The building industry is hoping the new prime minister Liz Truss will cut construction business taxes, reform planning and back green retrofits of the country’s housing stock.
The National Federation of Builders, NFB, said Ms Truss and the cabinet should focus on ensuring a healthy pipeline of new work across all sectors.
Policy director James M Butcher said: “We want to see continued investment in major infrastructure, public sector capital projects, housing and implementation of a national retrofit strategy to support builders in the domestic sector as well as our net zero ambitions.”
The NFB would like the new government to roll back recent tax burdens such as reinstating the ‘red diesel’ tax discount and cutting national insurance contributions.
The Federation of Master Builders, FMB, said Ms Truss faced a ‘once in a lifetime opportunity’ to transform existing homes with energy-saving improvements in the wake of the energy crisis.
FMB chief executive Brian Berry said: “This dire and unsustainable situation requires an immediate commitment to a long-term national retrofit plan to insulate our 29m homes to cut energy consumption and reduce bills.”
Gov’t should back building industry to spearhead a ‘green revolution’
He said a national retrofit strategy would create thousands of new jobs but for it to succeed consumer information on what needs to be done to better insulate homes was needed.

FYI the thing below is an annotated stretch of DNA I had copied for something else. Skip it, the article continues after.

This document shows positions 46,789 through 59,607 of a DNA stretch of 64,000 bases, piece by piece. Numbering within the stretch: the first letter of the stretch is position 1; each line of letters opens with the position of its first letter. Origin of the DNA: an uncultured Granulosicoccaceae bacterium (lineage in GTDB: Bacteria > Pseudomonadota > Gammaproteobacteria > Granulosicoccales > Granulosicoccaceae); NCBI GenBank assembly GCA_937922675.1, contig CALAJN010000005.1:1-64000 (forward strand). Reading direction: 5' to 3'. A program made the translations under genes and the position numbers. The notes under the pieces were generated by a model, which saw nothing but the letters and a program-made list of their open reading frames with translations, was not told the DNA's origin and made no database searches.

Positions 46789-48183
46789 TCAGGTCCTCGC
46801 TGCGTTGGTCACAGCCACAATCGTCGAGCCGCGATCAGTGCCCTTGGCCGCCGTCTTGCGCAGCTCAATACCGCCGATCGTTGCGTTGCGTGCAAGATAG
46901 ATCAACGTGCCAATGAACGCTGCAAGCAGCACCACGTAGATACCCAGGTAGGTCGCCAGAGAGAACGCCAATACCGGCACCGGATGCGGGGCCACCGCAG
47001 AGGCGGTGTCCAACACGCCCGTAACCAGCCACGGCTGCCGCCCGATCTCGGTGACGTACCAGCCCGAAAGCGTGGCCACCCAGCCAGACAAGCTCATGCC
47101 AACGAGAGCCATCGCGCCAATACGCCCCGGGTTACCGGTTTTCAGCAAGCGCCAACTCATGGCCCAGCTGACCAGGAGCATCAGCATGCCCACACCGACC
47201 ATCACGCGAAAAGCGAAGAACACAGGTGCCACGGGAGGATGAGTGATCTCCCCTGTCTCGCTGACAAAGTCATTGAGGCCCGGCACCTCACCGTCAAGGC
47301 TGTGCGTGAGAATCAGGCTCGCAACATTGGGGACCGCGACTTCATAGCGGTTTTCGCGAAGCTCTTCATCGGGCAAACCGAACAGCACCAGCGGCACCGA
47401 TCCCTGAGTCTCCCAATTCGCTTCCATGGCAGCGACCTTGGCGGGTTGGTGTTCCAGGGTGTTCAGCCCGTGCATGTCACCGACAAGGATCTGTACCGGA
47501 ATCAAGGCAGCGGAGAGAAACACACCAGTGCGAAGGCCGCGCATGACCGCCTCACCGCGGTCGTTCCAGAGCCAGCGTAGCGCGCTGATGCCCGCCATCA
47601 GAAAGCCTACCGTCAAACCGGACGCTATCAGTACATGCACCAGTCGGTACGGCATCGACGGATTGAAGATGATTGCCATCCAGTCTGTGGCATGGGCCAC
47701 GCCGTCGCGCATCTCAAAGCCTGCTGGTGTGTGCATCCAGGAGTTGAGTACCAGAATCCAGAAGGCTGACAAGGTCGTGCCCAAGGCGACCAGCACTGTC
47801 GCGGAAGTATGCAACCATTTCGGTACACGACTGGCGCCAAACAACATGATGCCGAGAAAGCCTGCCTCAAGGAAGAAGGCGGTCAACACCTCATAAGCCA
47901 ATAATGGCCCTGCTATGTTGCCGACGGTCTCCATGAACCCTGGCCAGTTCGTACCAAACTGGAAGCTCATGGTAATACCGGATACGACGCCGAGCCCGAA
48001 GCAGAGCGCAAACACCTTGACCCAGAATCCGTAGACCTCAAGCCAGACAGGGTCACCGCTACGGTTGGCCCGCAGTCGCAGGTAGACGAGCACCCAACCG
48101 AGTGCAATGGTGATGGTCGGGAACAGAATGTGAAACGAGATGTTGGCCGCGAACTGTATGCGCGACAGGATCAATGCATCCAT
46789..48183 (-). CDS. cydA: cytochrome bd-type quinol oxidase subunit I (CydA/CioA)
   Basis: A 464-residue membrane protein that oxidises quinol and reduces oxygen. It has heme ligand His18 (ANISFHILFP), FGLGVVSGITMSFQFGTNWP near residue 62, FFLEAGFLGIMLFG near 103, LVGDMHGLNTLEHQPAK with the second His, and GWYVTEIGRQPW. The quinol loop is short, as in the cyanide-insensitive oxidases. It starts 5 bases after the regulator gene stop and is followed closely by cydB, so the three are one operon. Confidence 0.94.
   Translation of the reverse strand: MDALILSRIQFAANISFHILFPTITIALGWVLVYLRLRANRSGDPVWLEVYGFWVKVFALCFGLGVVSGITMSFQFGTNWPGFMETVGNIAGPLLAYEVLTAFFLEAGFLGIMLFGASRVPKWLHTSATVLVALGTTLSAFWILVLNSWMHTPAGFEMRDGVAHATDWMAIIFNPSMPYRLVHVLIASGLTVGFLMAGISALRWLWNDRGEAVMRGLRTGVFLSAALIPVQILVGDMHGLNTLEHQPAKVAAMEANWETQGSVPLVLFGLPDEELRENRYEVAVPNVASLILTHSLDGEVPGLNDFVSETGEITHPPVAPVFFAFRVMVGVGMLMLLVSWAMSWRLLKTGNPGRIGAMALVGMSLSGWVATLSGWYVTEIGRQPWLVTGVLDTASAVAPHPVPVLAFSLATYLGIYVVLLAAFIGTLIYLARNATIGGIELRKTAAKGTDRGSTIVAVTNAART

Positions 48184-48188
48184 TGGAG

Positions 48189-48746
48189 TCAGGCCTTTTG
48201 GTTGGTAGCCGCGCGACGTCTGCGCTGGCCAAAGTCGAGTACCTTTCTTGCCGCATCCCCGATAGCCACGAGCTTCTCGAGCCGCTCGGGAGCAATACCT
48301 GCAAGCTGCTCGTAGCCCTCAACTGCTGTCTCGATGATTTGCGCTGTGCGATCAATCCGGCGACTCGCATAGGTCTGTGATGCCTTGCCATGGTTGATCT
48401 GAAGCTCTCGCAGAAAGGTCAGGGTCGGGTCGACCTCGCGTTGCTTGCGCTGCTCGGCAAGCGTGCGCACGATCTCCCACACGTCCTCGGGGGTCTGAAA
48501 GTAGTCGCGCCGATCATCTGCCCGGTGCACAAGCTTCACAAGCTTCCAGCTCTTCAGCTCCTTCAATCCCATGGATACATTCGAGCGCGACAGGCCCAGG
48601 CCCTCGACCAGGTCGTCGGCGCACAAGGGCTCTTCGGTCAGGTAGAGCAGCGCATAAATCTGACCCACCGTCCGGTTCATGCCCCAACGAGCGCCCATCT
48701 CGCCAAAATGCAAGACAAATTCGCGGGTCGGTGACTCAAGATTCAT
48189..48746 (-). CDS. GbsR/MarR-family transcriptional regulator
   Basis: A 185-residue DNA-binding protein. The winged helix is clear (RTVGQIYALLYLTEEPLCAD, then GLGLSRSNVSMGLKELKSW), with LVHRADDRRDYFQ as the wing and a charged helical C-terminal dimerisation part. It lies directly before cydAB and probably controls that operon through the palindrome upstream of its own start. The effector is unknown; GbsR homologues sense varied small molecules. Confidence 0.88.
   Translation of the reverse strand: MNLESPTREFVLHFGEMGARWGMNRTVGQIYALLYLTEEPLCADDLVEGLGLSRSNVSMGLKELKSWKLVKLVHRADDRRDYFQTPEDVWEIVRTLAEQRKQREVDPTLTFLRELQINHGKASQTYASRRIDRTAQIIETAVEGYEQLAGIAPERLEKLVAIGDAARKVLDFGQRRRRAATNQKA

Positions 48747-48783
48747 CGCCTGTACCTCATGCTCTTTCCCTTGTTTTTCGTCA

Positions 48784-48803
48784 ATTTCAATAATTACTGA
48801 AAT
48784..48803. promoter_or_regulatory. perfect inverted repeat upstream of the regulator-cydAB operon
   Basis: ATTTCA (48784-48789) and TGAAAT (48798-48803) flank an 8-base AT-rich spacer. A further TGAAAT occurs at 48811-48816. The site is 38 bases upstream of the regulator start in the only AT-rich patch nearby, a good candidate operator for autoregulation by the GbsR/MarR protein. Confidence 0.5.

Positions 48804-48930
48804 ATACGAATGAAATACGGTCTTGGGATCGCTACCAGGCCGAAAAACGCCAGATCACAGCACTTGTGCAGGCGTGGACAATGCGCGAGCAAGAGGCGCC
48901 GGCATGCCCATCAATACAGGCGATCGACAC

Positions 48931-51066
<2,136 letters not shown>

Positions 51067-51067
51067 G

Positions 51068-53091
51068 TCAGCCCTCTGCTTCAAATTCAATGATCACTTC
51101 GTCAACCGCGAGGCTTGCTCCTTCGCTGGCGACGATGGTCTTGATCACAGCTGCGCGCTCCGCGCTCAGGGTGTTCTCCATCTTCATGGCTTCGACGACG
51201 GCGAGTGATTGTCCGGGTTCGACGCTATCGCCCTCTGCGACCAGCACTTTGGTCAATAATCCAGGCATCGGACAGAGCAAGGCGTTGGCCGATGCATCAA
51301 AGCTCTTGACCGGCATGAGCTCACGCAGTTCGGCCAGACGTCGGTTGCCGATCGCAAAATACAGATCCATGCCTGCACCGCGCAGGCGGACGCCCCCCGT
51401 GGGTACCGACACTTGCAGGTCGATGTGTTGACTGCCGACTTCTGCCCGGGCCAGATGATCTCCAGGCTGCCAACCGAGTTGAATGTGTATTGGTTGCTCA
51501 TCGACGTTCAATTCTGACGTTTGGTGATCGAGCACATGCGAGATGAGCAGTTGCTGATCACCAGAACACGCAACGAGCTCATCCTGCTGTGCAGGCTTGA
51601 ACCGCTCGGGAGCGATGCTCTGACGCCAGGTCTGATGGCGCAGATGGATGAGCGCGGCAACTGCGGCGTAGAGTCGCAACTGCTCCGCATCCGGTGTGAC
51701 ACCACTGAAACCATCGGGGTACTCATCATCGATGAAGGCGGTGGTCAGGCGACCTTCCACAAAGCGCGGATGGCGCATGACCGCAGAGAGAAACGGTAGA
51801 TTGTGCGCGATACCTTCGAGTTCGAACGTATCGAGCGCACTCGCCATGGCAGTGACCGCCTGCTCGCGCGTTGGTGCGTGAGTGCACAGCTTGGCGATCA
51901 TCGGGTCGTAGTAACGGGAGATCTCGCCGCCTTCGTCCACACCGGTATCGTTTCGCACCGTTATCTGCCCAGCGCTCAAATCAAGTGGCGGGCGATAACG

The FMB renewed its call for a VAT cut on retrofitting and for the government to work with the building industry to ensure a supply of competent local installers.
“The energy crisis needs a green revolution, but this requires bold leadership, so I’m looking to Liz Truss to deliver,” said Mr Berry.
Office of National Statistics, ONS, figures show the construction industry is facing an uncertain future. There was a ten per cent drop in new construction work for the second quarter compared with the first. The main contributors to the decline were private new housing volumes down by six per cent and a 4.5 per cent reduction in private commercial new work.
Private new housing volume slumped by more than six per cent with private commercial new work decreasing by 4.5 per cent.
Brokers Hank Zarihs Associates said development finance lenders wanted to see a more efficient and faster planning process to help smaller builders compete. The brokerage added if the government got behind a national retrofit strategy, then this would create new jobs providing an incentive to invest in skills.